NEW YORK — The first hint of a bruise, blackish and glossy, appears under Reshat Mati's eye as he finishes a jujitsu workout. It seems that he took a knee to the face.
Someone offers to get an ice pack, but there isn't time. Reshat hurries off to another gym, a storefront several miles away where the windows steam up from all the boxers generating heat inside.
By 9:30 p.m., he has pulled on gloves and headgear to spar with a larger, more experienced opponent who likes to fight from close range with lots of banging elbows.
Though Reshat stands only 5 feet 4 and is a slender 110 pounds, he refuses to back down. The other guy hits him and he answers bang-bang with two hard punches of his own.
"There is nowhere I'd rather be," he says later. "This is my life."
It is an odd existence for a 14-year-old from Staten Island, a youngster with a smile full of braces and a friendly, chatty manner.
Most nights, as other boys settle down to watch television or text friends, Reshat travels with his father from gym to gym. His love of boxing, martial arts and wrestling — any kind of hand-to-hand combat — began when he was a toddler.
People in the fight game, seeing that he has accumulated almost 200 bouts and dozens of amateur titles in various disciplines, wonder if they are looking at a future champ. Videos of him in action attract millions of views on the Internet.
Something about the kid changes when he steps into the ring. His smile tightens into a grimace. Even Reshat struggles to describe the innate ferocity that takes over, the thing that makes people call him the "Albanian Bear."
Maybe fighting runs in his blood.
His grandfather learned to box in the Albanian military, then taught Reshat's father, who recalls there wasn't much else to do while growing up in mountainous terrain near the country's eastern border.
"There were no video games," Adrian Mati says. "The only thing we had was wrestling and boxing."
Immigrating to the U.S. in the 1980s, Adrian started a family with his wife, Ajshe, and decided to pass along the sport to his children.
His eldest, Diana, boxed until she was 12. After that, he says, "she got into makeup and nail polish." A middle daughter, Lenora, showed no interest.
Reshat, the youngest, was a different story. Adrian and Ajshe called him "the punching baby" because he would lie in his crib throwing crude facsimiles of hooks and uppercuts.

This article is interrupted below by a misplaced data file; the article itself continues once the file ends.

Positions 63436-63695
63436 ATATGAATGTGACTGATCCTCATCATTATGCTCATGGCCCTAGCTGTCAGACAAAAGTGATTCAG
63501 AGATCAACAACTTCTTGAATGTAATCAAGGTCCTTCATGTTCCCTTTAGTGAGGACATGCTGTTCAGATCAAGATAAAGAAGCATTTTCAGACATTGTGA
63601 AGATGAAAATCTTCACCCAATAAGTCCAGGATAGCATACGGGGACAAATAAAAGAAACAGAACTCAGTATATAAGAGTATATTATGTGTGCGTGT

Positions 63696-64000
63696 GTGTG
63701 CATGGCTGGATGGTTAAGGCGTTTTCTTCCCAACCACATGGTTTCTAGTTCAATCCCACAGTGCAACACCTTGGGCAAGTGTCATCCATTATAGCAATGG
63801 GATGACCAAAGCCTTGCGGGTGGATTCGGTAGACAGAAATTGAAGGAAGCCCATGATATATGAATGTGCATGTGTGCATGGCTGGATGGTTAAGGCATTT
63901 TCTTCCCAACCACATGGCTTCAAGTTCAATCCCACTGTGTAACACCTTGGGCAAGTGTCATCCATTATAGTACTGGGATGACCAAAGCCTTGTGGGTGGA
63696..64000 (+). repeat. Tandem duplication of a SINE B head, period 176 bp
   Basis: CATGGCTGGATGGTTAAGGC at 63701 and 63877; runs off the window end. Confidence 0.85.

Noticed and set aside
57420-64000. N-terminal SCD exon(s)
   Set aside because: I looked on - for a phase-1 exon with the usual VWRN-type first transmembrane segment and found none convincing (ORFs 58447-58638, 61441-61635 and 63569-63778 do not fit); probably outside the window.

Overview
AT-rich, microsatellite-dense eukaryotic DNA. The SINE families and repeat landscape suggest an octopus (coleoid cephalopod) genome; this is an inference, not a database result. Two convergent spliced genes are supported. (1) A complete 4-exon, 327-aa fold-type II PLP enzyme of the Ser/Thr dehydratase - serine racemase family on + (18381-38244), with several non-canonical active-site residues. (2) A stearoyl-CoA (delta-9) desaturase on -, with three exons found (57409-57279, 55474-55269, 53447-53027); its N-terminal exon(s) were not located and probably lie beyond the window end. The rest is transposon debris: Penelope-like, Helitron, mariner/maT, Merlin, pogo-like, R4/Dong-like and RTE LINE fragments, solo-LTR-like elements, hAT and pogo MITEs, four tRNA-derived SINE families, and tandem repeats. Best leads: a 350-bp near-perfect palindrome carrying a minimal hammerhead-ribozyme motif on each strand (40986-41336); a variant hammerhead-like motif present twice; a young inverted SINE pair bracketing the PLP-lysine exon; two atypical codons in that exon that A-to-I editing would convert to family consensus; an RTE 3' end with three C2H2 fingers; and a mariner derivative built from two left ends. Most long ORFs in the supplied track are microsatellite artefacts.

"I started teaching him when he was 2," Adrian says. "As he's getting older, we do a little bit more and a little bit more, and he liked it."
Reshat started taking self-defense classes at age 4 and was enthralled. He recalls sparring with a classmate.
"I hit him with a body shot and he dropped," he says. "I felt bad for the kid, but everyone started paying attention to me."
Within a year, he had won his first tournament and acquired a reputation for fierceness. Video from a 2008 submission grappling tournament — the sport features elements of martial arts and wrestling — shows him ducking low to grab his opponent by the legs, lifting the boy onto one shoulder and slamming him down to the mat.
In other footage, a 10-year-old Reshat drives relentlessly across the boxing ring, heedless of the punches that come his way.
"He's not afraid to get hit," says Aureliano Sosa, one of his coaches. "He's willing to take a shot to give three or four. Other kids won't do that."
The International Kickboxing Federation lists Reshat at No. 1 in the world for his age division, and he has reached the finals in two of the last three Silver Gloves national boxing championships. A high school freshman, he could not afford to miss class for this year's tournament in Missouri.
Proof of his success covers the walls of his bedroom in a tidy home just up the hill from where Hurricane Sandy's floodwaters crested last fall. Dozens of title belts — the kind made from colorful leather with oversized, shiny center plates — leave no space for other decorations.
"He's starting to see the rewards," his father says. "That's what drives him."
Reshat dismisses any suggestion that he craves celebrity. As he puts it, "When I win, I'm happy."
Two years ago, the American Academy of Pediatrics issued a policy statement that discouraged boxing for children and adolescents. The academy cited potential risks: concussion, chronic neurologic injury, death.
The decree made no mention of other sports that Reshat favors, including his beloved mixed martial arts.
With competitors wearing minimal padding as they punch and kick each other in a caged ring, MMA has been called "human cockfighting" by U.S. Sen. John McCain. It is banned in New York, forcing Reshat to travel to nearby states in search of matches.
Youth MMA differs from the professional version on television. There is no cage, just a mat with spectators gathered around.